How can you prepare child relocation from or within Australia? What if your child has been relocated to Australia without your consent?
Australia is a member of the Hague Convention on Child Abduction.
We will explain what that means for your options.
Lawyer and mediators in Australia
We provide a list of lawyers and mediators in Australia who can assist you in drafting an international parenting plan, in preventing conflicts over the primary residence of the children, and in negotiating and litigating over the children in the event of relocation or child abduction.
Parental authority: Australia
Each parent ordinarily has parental responsibility for the child regardless of whether they are married, in a de facto relationship, never in a relationship or otherwise. This means that both parents can independently make decisions about the child.
The Family Law Act makes it clear that parents have responsibilities not rights and the Act focuses on each parent’s responsibility to their child and to prioritise the child’s best interests over the interests of parents.
Two key issues relating to care arrangements for a child following separation include parental responsibility and the allocation of time the child will spend with each parent. The terms ‘custody’ and ‘access’ are no longer used in the Act having been replaced with ‘live with’ arrangements and ‘spend time’ with arrangements.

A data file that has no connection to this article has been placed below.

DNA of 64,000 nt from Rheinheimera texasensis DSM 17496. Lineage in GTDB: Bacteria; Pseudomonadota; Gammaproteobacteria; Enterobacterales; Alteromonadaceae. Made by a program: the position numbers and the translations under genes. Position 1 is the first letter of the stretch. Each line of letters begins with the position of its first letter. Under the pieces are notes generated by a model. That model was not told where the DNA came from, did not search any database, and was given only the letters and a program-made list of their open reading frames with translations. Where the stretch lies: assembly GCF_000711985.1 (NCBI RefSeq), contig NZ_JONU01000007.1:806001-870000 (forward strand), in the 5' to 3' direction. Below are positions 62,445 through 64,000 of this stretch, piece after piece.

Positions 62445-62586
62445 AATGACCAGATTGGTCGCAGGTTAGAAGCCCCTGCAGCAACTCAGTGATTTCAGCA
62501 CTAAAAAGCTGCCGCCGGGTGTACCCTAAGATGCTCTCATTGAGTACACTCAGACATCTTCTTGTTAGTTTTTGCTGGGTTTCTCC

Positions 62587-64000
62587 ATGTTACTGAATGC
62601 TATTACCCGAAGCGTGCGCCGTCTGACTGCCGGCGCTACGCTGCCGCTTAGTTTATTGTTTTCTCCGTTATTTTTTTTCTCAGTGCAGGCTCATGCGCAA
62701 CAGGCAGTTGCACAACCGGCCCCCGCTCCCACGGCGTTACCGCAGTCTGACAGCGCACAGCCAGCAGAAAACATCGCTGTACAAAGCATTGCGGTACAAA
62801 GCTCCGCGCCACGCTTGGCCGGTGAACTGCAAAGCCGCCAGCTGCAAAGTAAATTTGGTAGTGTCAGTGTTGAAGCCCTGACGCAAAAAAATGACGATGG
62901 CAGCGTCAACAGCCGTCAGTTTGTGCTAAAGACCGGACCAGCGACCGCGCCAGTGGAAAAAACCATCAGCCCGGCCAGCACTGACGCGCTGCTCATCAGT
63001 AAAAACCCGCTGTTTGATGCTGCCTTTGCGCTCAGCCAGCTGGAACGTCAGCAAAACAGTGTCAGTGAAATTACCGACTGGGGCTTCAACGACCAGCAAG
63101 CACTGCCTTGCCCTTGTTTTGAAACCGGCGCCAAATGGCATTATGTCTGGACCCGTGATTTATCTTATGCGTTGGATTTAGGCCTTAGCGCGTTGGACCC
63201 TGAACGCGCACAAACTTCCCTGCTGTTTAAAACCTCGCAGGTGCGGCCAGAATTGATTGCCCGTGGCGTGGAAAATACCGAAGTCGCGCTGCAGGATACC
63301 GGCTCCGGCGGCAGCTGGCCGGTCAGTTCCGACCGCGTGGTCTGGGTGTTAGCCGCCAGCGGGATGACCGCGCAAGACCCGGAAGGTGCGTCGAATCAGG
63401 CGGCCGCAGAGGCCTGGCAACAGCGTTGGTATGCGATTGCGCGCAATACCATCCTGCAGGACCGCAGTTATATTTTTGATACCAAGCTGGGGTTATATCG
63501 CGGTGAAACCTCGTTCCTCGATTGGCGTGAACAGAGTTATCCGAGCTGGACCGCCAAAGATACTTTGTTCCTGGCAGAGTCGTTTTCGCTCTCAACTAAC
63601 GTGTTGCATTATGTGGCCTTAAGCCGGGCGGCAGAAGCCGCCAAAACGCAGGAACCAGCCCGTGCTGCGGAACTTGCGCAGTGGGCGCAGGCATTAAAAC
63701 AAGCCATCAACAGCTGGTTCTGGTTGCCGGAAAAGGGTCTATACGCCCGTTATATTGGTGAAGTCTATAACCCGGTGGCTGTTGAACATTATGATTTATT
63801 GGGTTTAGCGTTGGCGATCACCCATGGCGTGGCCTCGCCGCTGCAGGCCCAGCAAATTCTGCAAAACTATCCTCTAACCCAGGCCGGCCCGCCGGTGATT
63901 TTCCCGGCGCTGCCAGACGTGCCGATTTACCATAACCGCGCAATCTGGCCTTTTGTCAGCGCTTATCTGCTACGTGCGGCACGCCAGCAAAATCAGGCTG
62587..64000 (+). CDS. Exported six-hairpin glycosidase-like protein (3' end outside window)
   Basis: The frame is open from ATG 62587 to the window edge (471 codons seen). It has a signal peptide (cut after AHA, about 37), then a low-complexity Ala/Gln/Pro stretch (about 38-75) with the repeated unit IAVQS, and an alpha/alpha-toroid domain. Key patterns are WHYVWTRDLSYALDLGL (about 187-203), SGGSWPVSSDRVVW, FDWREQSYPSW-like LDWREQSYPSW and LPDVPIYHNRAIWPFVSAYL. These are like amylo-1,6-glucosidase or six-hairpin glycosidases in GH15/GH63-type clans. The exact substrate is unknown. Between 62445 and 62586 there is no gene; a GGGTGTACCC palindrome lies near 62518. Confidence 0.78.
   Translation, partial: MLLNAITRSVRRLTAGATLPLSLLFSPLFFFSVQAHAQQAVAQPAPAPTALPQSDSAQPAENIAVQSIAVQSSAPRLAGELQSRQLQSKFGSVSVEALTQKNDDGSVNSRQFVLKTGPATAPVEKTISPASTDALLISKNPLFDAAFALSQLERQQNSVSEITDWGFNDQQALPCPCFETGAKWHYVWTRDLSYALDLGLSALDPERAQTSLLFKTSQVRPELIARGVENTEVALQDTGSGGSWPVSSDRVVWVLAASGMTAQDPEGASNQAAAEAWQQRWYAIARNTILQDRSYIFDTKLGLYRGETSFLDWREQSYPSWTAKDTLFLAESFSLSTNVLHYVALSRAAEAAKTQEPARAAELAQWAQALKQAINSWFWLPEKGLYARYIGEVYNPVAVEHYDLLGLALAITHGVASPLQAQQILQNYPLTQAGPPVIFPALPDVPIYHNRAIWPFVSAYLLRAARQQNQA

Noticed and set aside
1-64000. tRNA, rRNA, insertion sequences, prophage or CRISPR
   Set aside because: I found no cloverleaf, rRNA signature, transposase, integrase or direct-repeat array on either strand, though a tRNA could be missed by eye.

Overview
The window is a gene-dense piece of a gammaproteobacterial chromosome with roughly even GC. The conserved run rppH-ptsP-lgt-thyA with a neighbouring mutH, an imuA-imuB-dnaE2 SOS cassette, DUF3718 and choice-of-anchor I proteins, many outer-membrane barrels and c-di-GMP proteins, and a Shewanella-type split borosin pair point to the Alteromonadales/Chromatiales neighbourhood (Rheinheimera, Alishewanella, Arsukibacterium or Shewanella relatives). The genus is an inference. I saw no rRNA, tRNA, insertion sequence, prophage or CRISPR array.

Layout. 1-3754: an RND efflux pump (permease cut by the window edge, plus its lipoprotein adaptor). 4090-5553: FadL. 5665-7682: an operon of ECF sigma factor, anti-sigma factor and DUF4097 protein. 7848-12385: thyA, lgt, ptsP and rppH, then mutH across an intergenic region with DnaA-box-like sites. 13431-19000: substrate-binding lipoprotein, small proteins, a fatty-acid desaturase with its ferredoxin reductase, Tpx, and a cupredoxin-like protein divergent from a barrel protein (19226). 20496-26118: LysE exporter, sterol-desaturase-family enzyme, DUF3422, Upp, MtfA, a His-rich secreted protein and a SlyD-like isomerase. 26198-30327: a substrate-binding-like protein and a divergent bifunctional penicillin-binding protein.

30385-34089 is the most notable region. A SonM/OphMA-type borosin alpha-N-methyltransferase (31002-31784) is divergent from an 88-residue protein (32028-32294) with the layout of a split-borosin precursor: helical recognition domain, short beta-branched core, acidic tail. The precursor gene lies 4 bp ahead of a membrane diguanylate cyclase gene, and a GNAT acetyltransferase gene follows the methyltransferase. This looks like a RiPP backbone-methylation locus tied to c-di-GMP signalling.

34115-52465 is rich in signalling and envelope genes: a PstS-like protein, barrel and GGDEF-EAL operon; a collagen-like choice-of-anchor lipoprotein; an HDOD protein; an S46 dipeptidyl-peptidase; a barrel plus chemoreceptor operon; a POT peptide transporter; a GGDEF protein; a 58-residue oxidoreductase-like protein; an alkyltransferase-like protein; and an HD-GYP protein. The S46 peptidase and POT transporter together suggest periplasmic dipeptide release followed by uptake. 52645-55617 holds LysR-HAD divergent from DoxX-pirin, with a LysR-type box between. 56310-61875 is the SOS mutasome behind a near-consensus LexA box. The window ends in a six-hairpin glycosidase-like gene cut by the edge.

Traveling with children: Australia
In many cases, a child can leave Australia with their passport and the appropriate visa. Unless there are family court issues, they don’t need anything else. Most airlines however have rules around children under the age of 15 who are travelling alone. Parents or guardians will usually need to fill out a permission form for the child’s travel. If there is no permission from the other parent with custody, the court can give substitute permission. The same applies to obtaining a passport for the child.
Child relocation: Australia
If you want to prevent child relocation, you can:
- ask the court for an urgent order for a pace alert, in order to prevent the child from leaving Australia;
- ask the court for an urgent order to restrain the parent from moving the child from one state within Australia to another;
- ask for a court order that the court will keep the children’s passports;
- ask the court for an airport watch list order, which is acourt order telling the Australian Federal Police (AFP) to put a child’s name on the Airport Watch List. The Watch List is in place at all international airports and seaports;
- contacting the Federal Police, to prevent the child from leaving Australia;
- submit a Child Alert Request with the Australia Passport Office;
- apply to be notified of any passport applications for the child;
- try to retain the existing passport of the child.
If your child has already been relocated, you can still ask for a Pace Alert, to prevent the child being relocated interstate or internationally in the future.
Child abduction: Australia
Australia is a signatory to the Hague Convention on Child Abduction. The convention itself is not binding for the Australian courts, but the matters covered by the Convention are covered in the Family Law (Child Abduction Convention) Regulation 1986. The courts are bound by this Regulation and Australian case law.
Return requests, brought to the court under the Regulations, are not subject to the principle that the best interest of the child is the primary consideration.